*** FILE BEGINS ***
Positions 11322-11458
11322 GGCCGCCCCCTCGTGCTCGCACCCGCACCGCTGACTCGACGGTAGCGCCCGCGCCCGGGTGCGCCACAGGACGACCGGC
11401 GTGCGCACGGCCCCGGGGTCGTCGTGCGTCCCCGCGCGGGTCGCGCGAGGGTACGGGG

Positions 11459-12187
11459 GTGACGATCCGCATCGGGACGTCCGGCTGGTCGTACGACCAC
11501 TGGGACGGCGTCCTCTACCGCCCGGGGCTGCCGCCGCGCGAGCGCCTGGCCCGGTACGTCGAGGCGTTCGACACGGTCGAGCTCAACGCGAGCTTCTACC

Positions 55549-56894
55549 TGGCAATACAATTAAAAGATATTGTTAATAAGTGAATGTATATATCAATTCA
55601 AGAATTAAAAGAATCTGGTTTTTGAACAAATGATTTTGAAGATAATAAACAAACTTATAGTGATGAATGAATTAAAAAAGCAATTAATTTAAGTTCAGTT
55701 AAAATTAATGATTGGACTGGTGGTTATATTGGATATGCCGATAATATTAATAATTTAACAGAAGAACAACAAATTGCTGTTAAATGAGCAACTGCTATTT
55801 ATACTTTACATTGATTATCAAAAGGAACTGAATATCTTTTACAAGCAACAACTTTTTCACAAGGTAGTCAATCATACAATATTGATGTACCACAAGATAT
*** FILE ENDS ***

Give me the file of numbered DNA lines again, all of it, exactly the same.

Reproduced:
Positions 11322-11458
11322 GGCCGCCCCCTCGTGCTCGCACCCGCACCGCTGACTCGACGGTAGCGCCCGCGCCCGGGTGCGCCACAGGACGACCGGC
11401 GTGCGCACGGCCCCGGGGTCGTCGTGCGTCCCCGCGCGGGTCGCGCGAGGGTACGGGG

Positions 11459-12187
11459 GTGACGATCCGCATCGGGACGTCCGGCTGGTCGTACGACCAC
11501 TGGGACGGCGTCCTCTACCGCCCGGGGCTGCCGCCGCGCGAGCGCCTGGCCCGGTACGTCGAGGCGTTCGACACGGTCGAGCTCAACGCGAGCTTCTACC

Positions 55549-56894
55549 TGGCAATACAATTAAAAGATATTGTTAATAAGTGAATGTATATATCAATTCA
55601 AGAATTAAAAGAATCTGGTTTTTGAACAAATGATTTTGAAGATAATAAACAAACTTATAGTGATGAATGAATTAAAAAAGCAATTAATTTAAGTTCAGTT
55701 AAAATTAATGATTGGACTGGTGGTTATATTGGATATGCCGATAATATTAATAATTTAACAGAAGAACAACAAATTGCTGTTAAATGAGCAACTGCTATTT
55801 ATACTTTACATTGATTATCAAAAGGAACTGAATATCTTTTACAAGCAACAACTTTTTCACAAGGTAGTCAATCATACAATATTGATGTACCACAAGATAT